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Konekt coach, train and mentor teams to build and scale innovations faster using the latest business management methods and techniques. We believe in a scientific approach to innovation, where gut-feel and HIPPOs (highest paid person’s opinions) are replaced with carefully planned experimentation to test a specific hypothesis and collect customer insights that informs the decision to pivot, persevere or kill the current strategy. The result is reaching product market fit in the shortest possible time while preventing wasteful expenditure associated with executing unvalidated business cases. Our team has worked with large listed companies like Standard Bank, ABSA, MMI, Hollard, Sanlam and Alexander Forbes; educational institutions like UCT Graduate School of business, Rhodes Business School and NOSA as well as hundreds of startups and business owners. Our clients find our services valuable because we have deep experience working with hundreds of different companies across a wide variety of industries. We have practical experience testing several different methodologies that has helped us to learn what gets results. The most common results we achieve with our clients is a rapid increase in revenue, reduction in time to market, garnering funding for new initiatives and enabling fatally flawed projects to change direction or be shut down quickly, saving time and money. Determining realistic goals and scope is essential to project success. We help clients conceptualise and refine ideas into concrete features and interfaces. It’s an iterative process we’ve perfected over a decade. Weighing features, maintainability and long-term support, we choose the right tech stack for each project. Our team knows software development is dynamic. By implementing and testing features consistently, we deliver value from project start to official launch.


Using design sprints to build prototypes and testing them with customers allows for rapid learn and adapt cycles which is the fastest way to find out if a product is worth developing, if a feature is worth the effort, or if your value proposition is really valid. It is the best of business strategy, design thinking, lean startup and behavioural science – packed into a process that that has been tested and refined over 4-years with hundreds of startups and corporate teams. The design sprint process will help generate ideas, prioritise them, develop realistic prototypes and test them with customers. This enables your teams to get data on how customers really behave at a fraction of the cost of traditional approaches, leading to a rapid increase in revenue, reduction in time to market and enabling fatally flawed projects to change direction or be shut down quickly – saving time and money. A Design Sprint will: - Reduce time to market by quickly testing new ideas and validating assumptions upfont. - Increase collaboration by breaking down functional silos, reducing handoff delays and getting part time teams making progress. - Upskill teams in new ways of work resulting in improved performance.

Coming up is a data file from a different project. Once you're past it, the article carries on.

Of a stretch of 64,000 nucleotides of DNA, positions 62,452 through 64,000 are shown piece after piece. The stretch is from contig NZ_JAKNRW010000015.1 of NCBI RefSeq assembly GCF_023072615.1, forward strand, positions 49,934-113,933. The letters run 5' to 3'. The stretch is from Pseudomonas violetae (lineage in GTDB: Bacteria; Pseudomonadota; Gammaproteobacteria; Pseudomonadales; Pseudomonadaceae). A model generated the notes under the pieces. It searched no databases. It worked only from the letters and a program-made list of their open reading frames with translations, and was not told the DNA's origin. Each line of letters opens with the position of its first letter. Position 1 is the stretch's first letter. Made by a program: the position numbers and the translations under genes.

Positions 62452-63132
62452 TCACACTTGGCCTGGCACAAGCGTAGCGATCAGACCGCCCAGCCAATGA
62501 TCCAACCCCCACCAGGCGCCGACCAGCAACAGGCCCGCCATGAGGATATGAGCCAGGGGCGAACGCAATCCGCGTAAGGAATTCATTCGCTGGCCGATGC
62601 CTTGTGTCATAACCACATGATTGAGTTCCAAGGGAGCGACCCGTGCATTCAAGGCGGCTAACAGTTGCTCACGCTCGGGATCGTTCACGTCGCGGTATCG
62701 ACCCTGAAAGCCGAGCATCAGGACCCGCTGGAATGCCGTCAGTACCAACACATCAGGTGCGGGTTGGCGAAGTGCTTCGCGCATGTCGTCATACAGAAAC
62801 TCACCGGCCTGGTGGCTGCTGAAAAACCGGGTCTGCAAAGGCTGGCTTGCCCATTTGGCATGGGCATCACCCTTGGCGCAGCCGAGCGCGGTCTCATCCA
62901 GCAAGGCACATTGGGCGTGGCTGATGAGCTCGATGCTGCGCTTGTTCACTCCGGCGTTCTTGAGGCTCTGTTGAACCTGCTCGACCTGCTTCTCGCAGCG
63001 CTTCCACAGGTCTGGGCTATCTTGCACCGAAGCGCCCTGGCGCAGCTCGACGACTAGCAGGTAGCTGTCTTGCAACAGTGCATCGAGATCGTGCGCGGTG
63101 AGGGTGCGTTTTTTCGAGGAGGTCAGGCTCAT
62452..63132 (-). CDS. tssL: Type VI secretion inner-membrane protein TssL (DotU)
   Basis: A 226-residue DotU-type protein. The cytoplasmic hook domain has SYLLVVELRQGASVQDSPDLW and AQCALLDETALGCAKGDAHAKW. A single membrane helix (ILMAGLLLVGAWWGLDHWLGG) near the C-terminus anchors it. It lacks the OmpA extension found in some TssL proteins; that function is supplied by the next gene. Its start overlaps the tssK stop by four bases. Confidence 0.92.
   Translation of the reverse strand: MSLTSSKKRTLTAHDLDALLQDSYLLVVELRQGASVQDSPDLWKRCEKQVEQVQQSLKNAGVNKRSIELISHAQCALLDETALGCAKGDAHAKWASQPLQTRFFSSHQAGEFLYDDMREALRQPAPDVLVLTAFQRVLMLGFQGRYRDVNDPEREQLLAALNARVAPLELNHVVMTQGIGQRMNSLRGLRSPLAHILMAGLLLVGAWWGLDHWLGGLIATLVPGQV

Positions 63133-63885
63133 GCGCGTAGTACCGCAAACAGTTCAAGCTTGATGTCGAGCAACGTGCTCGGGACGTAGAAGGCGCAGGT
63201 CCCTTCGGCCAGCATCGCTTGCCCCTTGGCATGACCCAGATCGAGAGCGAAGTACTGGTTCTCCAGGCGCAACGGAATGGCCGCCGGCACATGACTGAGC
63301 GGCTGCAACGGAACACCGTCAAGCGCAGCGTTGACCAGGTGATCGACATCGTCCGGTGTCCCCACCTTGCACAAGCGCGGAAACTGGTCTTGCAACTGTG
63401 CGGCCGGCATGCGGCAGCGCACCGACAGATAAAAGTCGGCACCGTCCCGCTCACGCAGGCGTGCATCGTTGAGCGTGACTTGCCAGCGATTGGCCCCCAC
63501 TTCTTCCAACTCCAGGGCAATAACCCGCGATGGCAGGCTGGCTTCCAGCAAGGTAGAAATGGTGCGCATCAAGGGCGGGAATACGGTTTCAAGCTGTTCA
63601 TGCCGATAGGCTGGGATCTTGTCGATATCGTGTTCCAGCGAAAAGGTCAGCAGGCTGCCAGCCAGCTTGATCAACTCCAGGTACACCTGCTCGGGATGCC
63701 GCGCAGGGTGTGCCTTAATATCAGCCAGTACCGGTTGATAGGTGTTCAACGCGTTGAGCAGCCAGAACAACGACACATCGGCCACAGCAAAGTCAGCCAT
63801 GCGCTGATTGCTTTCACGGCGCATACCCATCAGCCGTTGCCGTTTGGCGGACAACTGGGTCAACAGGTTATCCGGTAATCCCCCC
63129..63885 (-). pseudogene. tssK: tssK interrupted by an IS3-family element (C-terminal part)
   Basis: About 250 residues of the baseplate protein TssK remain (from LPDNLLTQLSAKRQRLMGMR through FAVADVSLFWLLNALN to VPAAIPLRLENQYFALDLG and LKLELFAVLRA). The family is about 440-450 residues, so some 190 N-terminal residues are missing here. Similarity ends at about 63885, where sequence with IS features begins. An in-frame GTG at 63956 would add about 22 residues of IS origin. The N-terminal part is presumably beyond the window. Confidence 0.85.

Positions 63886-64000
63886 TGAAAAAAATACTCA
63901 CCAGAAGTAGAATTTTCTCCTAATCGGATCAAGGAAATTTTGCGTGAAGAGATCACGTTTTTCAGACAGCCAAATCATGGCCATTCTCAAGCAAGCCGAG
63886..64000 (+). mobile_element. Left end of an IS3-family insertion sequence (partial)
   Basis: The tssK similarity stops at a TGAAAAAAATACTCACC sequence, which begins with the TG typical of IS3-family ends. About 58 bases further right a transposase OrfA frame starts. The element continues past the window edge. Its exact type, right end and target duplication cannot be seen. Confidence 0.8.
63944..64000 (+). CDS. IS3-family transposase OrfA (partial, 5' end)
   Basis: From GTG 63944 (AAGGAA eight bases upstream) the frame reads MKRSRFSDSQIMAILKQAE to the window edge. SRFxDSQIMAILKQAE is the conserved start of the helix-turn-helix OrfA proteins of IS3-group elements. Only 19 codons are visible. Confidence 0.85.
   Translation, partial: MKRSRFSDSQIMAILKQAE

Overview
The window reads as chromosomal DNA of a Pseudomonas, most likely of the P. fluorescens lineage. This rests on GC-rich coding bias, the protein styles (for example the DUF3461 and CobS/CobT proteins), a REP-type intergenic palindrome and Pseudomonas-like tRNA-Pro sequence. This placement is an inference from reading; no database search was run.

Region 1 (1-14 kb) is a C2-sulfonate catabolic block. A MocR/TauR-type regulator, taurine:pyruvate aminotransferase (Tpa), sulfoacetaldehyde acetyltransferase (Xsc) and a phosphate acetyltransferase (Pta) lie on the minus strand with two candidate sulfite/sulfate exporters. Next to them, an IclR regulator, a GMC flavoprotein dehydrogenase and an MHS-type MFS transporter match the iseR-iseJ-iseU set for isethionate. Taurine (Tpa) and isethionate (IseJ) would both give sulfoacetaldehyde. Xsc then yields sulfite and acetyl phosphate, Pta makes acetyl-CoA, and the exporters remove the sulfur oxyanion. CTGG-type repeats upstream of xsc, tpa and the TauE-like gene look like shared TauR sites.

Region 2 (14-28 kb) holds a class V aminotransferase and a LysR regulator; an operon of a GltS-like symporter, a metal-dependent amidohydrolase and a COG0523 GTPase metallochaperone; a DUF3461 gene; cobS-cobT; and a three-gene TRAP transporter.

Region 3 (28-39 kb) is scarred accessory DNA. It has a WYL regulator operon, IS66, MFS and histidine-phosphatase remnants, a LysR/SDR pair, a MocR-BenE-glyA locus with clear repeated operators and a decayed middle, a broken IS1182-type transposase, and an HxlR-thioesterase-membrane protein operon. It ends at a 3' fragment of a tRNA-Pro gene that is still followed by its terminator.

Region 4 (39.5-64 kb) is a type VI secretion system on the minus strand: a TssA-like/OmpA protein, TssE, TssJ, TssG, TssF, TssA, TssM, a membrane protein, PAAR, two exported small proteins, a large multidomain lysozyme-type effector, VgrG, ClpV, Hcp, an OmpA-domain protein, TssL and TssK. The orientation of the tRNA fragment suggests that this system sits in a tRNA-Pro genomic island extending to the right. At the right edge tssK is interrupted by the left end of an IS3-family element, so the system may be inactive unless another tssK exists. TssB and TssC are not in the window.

Lean Start-up is a methodology for developing businesses and products that aims to shorten product development cycles and rapidly discover if a proposed business model is viable; this is achieved by adopting a combination of business-hypothesis-driven experimentation, iterative product releases (typically using agile techniques), and validated learning. The Lean Startup methodology provides a scientific approach to get a desired product to customers' hands faster. The Lean Startup method teaches you how to drive a product - how to steer, when to turn, and when to persevere - and grow a business with maximum acceleration. It is a principled approach to new product development. Too many companies begin with an idea for a product that they think people want. They then spend months, sometimes years, perfecting that product without ever showing the product, even in a very rudimentary form, to the prospective customer. When they fail to reach broad uptake from customers, it is often because they never spoke to prospective customers and determined whether or not the product was interesting. When customers ultimately communicate, through their indifference, that they don't care about the idea, the product fails. Goals are segmented into achievable milestones, making tactical and technology decisions more focused and dynamic. With the right communication channels, we’re able to keep everyone informed and driven towards success.


The phrase “growth hacker” was first coined by Sean Ellis back in 2010. To use the most succinct definition from Sean’s post, “A growth hacker is a person whose true north is growth." Every decision that a growth hacker makes is informed by growth. Every strategy, every tactic, and every initiative, is attempted in the hopes of growing. Growth is the sun that a growth hacker revolves around. Of course, traditional product managers and marketers care about growth too, but not to the same extent. This absolute focus on growth has given rise to a number of methods, tools, and best practices, that simply didn’t exist in the traditional marketing repertoire, and as time passes the chasm between the two discipline deepens. Growth Hacking is a process of rapid experimentation across marketing funnel, product development, sales segments, and other areas of the business to identify the most efficient ways to grow a business. It involves cross-functional teams and rapid-tempo testing and iteration that focuses on customers: attaining them, retaining them, engaging them, and motivating them to come back and buy more. It is particularly prevalent with startups, when the goal is rapid growth in the early-stages of launching a new product or service to market. The 3 key growth levers to hack into: ACQUISITION, ACTIVATION, RETENSION